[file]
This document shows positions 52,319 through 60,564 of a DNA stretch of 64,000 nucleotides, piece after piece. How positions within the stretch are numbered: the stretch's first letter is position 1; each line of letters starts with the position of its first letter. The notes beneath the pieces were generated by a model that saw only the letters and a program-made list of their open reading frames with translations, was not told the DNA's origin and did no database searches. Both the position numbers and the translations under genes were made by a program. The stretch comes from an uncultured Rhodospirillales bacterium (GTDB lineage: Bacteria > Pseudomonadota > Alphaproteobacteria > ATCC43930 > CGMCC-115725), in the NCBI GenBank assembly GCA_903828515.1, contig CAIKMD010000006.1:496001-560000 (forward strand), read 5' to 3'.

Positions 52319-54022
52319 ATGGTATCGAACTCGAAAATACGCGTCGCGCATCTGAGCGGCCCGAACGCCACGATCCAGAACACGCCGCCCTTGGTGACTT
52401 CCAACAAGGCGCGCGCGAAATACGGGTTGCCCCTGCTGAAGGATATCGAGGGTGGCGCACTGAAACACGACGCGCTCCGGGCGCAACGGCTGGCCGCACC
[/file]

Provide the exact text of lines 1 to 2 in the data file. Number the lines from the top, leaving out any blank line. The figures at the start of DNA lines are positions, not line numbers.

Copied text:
This document shows positions 52,319 through 60,564 of a DNA stretch of 64,000 nucleotides, piece after piece. How positions within the stretch are numbered: the stretch's first letter is position 1; each line of letters starts with the position of its first letter. The notes beneath the pieces were generated by a model that saw only the letters and a program-made list of their open reading frames with translations, was not told the DNA's origin and did no database searches. Both the position numbers and the translations under genes were made by a program. The stretch comes from an uncultured Rhodospirillales bacterium (GTDB lineage: Bacteria > Pseudomonadota > Alphaproteobacteria > ATCC43930 > CGMCC-115725), in the NCBI GenBank assembly GCA_903828515.1, contig CAIKMD010000006.1:496001-560000 (forward strand), read 5' to 3'.

Positions 52319-54022